When starting a business, one thing that seems to be always at a premium besides time is funding. Money matters, and from time to time you will need to spend it right now to land that next client, replace that computer or printer, or even make payroll.
You will also want to have credit cards that are in your business name, but getting those may take some time. Starting out is a challenge, and for your startup you will need some credit options. Here are a few business credit card options, and the pros and cons of each.
Using Personal Cards
When you are first starting out you may need to use personal cards. In this case, it is a good idea to get a card that is dedicated just to business use. It is easier to keep track of expenses when they are not mixed with your personal ones. Examine some credit card offers and choose a card that has the right features for your business.
Pay special attention to interest rates and credit limits. Often you will need higher limits for your business if you can get them, and you will want to get the lowest interest rates you can. Sometimes companies will offer introductory or limited time interest rate offers. Use these, and at the end of the term, ask for an extension of the lower rate. If you have been a good customer, these will often be granted to keep your business.
In some cases, once you have had the card for a while, paid on time, and stayed within a reasonable distance of your credit limit you can transfer the card from a personal to a business one, or reapply and get a business card instead of a personal one.
Building Business Credit
Of course, as soon as you can you will want your business to build its own credit. At first, this credit will be tied to your personal credit score, but over time the business, through its EIN rather than your social security number, will build its own credit rating.
Doing this means that as soon as possible, you replace your personal cards with business ones. When you do, follow some rules of thumb:
- Pay on Time: This is the biggest factor in credit score
- Don’t Overuse Credit: Being consistently too close to your credit limit is bad news for your score
- Don’t Over Apply: Every time you apply for new credit, it impacts your score. Apply to often and your score can really take a hit.
- Don’t Borrow More Than You Can Repay: Sounds like common sense, and simple math, but people overborrow all the time. Don’t do it as a company.
Business credit cards can be a great thing, and help to build your company credit, but you will need to use them wisely.
One way to build personal and business credit is to use secured rather than unsecured credit cards. This means that you have a savings account, CD, or asset to secure the credit limit on the card similar to a home or auto loan.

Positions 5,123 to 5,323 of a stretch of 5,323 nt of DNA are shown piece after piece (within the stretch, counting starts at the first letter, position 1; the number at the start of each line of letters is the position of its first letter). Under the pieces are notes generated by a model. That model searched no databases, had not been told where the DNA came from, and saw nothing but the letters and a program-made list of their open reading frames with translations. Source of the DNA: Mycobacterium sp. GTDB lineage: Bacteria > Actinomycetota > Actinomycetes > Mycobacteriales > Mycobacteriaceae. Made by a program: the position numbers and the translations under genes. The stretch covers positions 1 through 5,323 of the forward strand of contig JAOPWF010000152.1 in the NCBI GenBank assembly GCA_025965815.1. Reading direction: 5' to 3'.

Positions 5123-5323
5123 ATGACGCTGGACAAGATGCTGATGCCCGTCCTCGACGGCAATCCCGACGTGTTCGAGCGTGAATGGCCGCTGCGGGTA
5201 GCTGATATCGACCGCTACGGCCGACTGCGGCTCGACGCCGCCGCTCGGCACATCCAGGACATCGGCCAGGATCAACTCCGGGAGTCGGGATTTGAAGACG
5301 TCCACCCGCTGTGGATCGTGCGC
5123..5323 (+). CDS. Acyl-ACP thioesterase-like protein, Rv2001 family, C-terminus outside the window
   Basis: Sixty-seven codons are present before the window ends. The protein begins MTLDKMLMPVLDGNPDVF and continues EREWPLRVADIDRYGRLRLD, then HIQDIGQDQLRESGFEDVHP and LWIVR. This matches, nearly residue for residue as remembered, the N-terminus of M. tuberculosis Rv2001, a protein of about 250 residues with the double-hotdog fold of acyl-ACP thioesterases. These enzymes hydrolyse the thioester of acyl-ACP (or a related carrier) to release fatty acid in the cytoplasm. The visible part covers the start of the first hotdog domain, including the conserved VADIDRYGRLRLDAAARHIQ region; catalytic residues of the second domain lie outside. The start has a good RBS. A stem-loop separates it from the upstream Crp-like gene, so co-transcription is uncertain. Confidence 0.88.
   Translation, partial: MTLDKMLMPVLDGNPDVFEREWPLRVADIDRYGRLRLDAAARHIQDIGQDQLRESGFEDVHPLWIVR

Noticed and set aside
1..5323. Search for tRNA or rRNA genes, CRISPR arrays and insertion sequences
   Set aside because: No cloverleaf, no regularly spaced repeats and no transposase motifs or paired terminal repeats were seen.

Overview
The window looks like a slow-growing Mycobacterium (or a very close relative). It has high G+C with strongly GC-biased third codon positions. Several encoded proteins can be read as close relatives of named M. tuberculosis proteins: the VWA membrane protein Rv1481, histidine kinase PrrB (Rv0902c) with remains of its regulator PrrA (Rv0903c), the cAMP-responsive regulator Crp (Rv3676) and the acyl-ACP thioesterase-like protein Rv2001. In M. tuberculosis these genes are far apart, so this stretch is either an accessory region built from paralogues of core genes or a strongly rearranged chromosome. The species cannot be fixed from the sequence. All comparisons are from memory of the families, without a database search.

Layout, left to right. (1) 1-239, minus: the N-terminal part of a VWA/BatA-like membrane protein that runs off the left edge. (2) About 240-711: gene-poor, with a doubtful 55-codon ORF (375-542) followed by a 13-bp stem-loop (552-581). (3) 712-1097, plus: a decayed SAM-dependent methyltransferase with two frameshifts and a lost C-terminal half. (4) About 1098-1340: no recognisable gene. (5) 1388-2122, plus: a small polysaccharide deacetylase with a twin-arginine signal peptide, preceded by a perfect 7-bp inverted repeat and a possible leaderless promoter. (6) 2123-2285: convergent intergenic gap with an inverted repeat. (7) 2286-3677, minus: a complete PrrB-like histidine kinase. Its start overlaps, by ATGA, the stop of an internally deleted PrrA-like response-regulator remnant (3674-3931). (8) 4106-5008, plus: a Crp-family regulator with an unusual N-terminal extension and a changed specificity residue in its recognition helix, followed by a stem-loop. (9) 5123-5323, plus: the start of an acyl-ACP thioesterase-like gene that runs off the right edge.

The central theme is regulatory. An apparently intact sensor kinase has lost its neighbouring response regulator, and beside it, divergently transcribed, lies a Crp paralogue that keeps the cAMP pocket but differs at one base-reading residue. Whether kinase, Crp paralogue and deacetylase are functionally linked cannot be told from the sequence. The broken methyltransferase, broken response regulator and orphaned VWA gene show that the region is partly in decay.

In this way, a secured card more resembles an installment loan except that you don’t get the money up front all at once. You can use the card as need be like a regular credit card, pay it off often, and make payments on time. Eventually you will be able to remove the security and convert the card to an unsecured one.
These cards are often offered if you have less than perfect credit and are looking to rebuild it or if you are just getting started. These are a great way to build both your personal and business credit if you use them properly.
Rewards cards are another type of business card that can really work well. The points you earn from travel and rental cars can be great if you do that a lot for business, but there are cash back cards from several different banks and lenders, and even store branded cards like the ones from Costco that earn you additional cash on certain purchases.
For many of these types of cards there is a fee to enter the rewards program. It is important that you make sure you will earn enough rewards in the categories they offer to surpass these costs. If you aren’t likely to, choose another rewards card that fits your business lifestyle.
Also, rewards cards are not for everyone. If you are just starting out, you may have a lot of startup expenses that you charge on your cards, and rewards can be a great way to save money. But if you use your cards very little and rarely carry a balance, unless you plan to make a large purchase or two that will make the rewards worthwhile, you might never make the fees back. Shop around and find the rewards card that works for you.
Lines of Credit and Credit Cards
A line of credit is similar to, but not the same as, a credit card. It is easy to get these confused, as a line of credit will sometimes come with a debit card you can use like a credit card. While this is a similar revolving debt, a line of credit is often secured by some asset, or if not secured, carries with it a higher interest rate than a typical credit card.
Lines of credit are usually issued by your bank or a similar institution. It is more like a loan, but one that only charges you interest on the amount you use from the line of credit. These are another type of business funding but should not be confused with business credit cards.
There are all kinds of options for business credit cards. Some carry higher interest than others, and some are for those with poor credit who need to rebuild or are designed for businesses and individuals just starting out.
Once you have a business plan and have set your budget, you can shop around for and determine the business credit card option that is right for you.